I really do hope, as you've read these posts on instituting a weekly Sabbath Dinner in your home, that you haven't gotten the impression that our Sabbath Dinners go off without a hitch every single week. First of all, as you know, I have three little monkeys. My oldest is not yet five so you do the math...they're all fairly close together and not that old. So pulling off a Sabbath dinner with the children can be quite a feat sometimes. I also have all boys whose ability to sit still does not last super long. It's not that we don't expect them to sit at all but, we must also understand their limits. Therefore, we've had to make some adjustments as we've gone down this road of training them to enjoy our Sabbath meal.
Here is what I've found. Aim for creating the habit of doing the meal over having it go amazingly well. Just get into the habit first. Your kids may not get it. Who cares? They will in time. Nothing was ever built overnight. Think of things in the long-term NOT the short-term. If you do, you'll be more satisfied with your results. It always takes awhile for a new habit to be formed so get that down first and then worry about the rest later. It's important to create the habit for the repetition over time is what will speak to your kids.
Lower your expectations of neatness. Even though you're making this the loveliest meal of the week, as we all know, little kids just don't eat nicely. Expect messes and learn to laugh about them. Nearly every week somebody spills something (usually the fancy Martinelli's drink during the toast) and I've basically gotten into the habit of getting out my Spray n Wash and literally spraying the tablecloth while still on the table. It's much easier to see all of the spots that way and saves me time on washing day!! Your Sabbath meal is a great time to teach proper manners but it will take time and maturity (theirs) to teach them. So expect blunders and messes.
Stick to your liturgy but adjust as needed. Decide what is essential for you to do as a family and stick with it. If it needs fine-tuning great but try and keep things as similar as possible so that your kids know what is coming next. Sometimes we have great weeks and the boys all sit and listen to us read and talk about one another. But often times, that's not the case. Usually we're reminding one to stop singing, another to please put his napkin down and the baby to stay in his chair. It may seem like they're not taking in any of it. However, be encouraged...they ARE!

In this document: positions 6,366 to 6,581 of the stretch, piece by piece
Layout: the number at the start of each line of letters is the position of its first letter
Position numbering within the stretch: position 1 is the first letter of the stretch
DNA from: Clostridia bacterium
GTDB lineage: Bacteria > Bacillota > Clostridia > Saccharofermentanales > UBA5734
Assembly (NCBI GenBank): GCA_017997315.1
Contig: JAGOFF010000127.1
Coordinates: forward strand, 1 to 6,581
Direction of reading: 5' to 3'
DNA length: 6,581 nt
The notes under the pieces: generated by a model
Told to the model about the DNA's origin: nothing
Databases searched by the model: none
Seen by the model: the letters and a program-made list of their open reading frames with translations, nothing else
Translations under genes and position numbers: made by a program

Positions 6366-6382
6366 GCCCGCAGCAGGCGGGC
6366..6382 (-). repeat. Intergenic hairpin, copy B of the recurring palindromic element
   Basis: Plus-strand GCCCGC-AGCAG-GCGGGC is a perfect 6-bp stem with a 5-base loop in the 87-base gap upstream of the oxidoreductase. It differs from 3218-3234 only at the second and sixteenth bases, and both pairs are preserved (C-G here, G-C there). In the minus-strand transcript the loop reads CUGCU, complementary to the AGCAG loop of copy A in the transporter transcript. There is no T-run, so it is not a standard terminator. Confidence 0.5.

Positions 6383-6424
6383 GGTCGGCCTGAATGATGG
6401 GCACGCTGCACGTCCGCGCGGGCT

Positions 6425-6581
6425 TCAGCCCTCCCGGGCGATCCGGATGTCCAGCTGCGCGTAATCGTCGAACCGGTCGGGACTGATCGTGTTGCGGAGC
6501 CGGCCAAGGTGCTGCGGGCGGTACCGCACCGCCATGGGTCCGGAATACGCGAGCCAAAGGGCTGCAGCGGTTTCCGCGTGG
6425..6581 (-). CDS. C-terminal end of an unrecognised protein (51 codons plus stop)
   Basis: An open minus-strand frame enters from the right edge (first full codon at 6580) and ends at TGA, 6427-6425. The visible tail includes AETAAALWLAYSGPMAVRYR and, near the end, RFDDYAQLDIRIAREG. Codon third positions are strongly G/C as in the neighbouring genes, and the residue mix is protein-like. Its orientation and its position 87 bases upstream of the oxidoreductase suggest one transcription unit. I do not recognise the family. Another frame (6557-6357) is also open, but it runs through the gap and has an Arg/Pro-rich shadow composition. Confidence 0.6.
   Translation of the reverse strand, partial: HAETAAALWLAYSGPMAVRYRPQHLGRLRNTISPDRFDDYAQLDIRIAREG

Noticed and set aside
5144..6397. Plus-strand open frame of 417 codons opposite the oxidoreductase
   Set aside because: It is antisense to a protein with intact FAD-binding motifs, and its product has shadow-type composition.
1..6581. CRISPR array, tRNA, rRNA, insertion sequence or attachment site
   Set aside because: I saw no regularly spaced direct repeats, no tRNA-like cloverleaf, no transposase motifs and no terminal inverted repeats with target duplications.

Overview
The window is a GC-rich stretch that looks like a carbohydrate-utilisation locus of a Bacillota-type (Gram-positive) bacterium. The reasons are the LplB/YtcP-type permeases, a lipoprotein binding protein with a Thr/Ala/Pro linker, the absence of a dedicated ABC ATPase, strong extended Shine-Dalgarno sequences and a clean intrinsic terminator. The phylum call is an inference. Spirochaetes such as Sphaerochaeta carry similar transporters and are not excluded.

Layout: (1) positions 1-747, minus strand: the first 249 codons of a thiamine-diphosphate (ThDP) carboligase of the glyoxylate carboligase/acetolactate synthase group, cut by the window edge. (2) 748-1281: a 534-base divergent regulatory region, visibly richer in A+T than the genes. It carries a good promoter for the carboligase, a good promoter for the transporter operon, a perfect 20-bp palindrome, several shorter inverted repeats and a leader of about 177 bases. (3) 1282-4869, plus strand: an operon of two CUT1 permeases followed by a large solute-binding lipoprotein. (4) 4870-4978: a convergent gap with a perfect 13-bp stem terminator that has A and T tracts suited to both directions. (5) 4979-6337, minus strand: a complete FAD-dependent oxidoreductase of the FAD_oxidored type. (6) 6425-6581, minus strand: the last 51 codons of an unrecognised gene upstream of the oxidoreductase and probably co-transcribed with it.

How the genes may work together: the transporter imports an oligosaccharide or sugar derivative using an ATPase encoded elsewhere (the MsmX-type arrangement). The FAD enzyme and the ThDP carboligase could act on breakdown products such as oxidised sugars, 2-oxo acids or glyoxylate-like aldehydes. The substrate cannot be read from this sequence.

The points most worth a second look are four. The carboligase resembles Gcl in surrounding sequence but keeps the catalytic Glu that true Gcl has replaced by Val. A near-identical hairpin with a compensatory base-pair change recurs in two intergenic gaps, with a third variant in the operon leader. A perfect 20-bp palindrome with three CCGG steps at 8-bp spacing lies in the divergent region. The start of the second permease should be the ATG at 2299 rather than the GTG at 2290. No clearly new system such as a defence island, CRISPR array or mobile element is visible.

A few Sundays ago Psalm 127 was read for the Old Testament reading that week in church. Isaac shot me a look and said excitedly, "Mom! Mom! That's what you read for Shabbat!" And if you were to ask either of the older two to fill in lines on any of the passages that we read, they could do it. I'm telling you that as encouragement. They've heard those passages read over and over...even though many times it doesn't seem like they're listening. It's going in. You just have to keep going. Even Joshua, this last week anticipated the Gloria Patri singing at the end and threw his hands up in the air, before anyone else, when it was time for all of us to sing. These small little glimpses of understanding will keep you going and you will be blessed with them from time to time.
Lastly, just laugh about it all. Some weeks nothing special happens and it all seems like so much work to pull off which can leave me wondering if it's worth it. Other weeks, the boys bless us so much with their humor, personalities and charm that we talk about them affectionately until we go to bed. Sowing joy and good memories around the table will only bless. So relax, smile a lot and laugh.
It's just such a mix of beauty and tough reality that really, in the end, we just have to look to the future. It's sowing time. It's not going to be perfect and we'll make more mistakes than we'll ever mean to as we seek to build our family in the Lord. We don't know what God is going to do in our children's lives but we pray that He saves them. And we hope, that we can do all that we can to sow His truth into their little souls over the long-run and that He will grab their hearts.
So no fairy tale here...just a realistic hope and longing that in the end, after years and years of toil, they'll get it and His truth will be written on their hearts. Really, what more could a parent want?
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